TERS reps watch the last
historic launch of the Space Shuttle program
By Lailani Upham
(L to R) On board and heading south to Kennedy Space Center in Florida
from Missoula International Airport is Two Eagle River seventh graders,
Ethan Baker, Keyan Lefthand and Two Eagle River School Seventh Grade
Teacher, Allen Bone. (courtesy photo)
PABLO — It was the last launch of the Space
Shuttle's 30-year program and Two Eagle River School seventh grade
students, Ethan Baker and Keyan Lefthand and their teacher Allen Bone
staked their spot with "powwow chairs," front-and-center this month at
Cape Canaveral, Fla., and they weren't alone.
An estimated one million spectators were camped in
and around the Kennedy Space Center for what Space Coast Office of
Tourism executive director Rob Varley called, "the world's greatest
The three TERS representatives watched the last
blastoff of a U.S. space shuttle Atlantis with excitement and amazement
only a few miles away from the launch site on July 8.
What led up to the once in a life opportunity was
through an earlier link from last year between Salish Kootenai College
and the University of Idaho.
(L to R) Young boys, Ethan, Keyan and "space shuttle-watching buddy,"
Trever Theis, have front row VIP seats at the Kennedy Space Center on
launch day of the space shuttle "Atlantis" on Friday, July 8. (courtesy
The NASA "Summer of Innovation" program was
introduced at Salish Kootenai College last year through Dr. Lori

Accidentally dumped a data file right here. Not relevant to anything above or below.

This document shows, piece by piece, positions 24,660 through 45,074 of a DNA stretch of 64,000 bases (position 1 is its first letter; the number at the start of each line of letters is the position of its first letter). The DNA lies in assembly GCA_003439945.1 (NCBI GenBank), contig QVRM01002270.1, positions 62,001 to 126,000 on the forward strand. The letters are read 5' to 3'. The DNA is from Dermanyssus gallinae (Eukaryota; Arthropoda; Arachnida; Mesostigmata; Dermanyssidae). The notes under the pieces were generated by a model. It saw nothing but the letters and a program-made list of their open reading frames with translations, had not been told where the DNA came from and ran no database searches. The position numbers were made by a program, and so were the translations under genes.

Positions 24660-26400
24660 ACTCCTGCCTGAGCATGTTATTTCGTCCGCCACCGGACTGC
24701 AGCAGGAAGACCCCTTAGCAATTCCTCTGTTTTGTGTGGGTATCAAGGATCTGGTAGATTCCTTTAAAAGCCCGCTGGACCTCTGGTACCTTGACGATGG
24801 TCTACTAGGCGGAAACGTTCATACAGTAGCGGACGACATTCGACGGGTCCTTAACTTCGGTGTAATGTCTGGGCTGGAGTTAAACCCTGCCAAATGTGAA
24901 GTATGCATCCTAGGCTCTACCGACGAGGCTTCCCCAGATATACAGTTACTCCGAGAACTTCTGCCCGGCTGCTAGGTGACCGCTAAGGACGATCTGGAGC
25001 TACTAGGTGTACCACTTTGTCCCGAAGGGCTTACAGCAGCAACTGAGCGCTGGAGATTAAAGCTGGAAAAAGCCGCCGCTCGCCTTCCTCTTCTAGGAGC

Lambert, SKC professor of Medical Ecology and Anthropology and space
camp consultant, when the NASA Space Academy was hosted at the SKC
campus, and support from the University of Idaho.
The Space Academy was part of the NASA Idaho Space
Grant Consortium, which was one of four states chosen to participate in
NASA's SOI program.
The ISGC's proposal was allocated to
underrepresented populations and was awarded a full grant for three
years for Idaho, Montana and Utah regions.
It came as a pleasant surprise to Bone when word
came from Ed Galindo from the University of Idaho, who also was
responsible for organizing the launch, that a TERS team learned of the
trip just a number of weeks prior to the actual Atlantis lift-off.
The students were selected on good merit and
interest in the space, and the math and sciences, according to Bone.
(L to R) Ethan Baker, Allen Bone, and students from the Wyoming group,
Kylee Myers and Martina Greenhaw, along with Keyan Lefthand, stand
underneath the famous "NASA" landmark. The TERS lads connected with
other groups with the "Summer of Innovation" University of Idaho
project during the trip, Bone said. (courtesy photo)
Ethan Baker said his goal is study to become a
mechanical engineer after high school.
Credit goes to TERS for providing partial
financial support for the boys' journey. The first day was spent
touring the Kennedy Space Center Visitor Center, Bone said. They also
visited Universal Studios and Disney's Animal Kingdom theme park and.
Besides the launch, and the space simulator at the
Space Center, "The Incredible Hulk" ride at Universal Studios was the
thrill of Baker's southern expedition.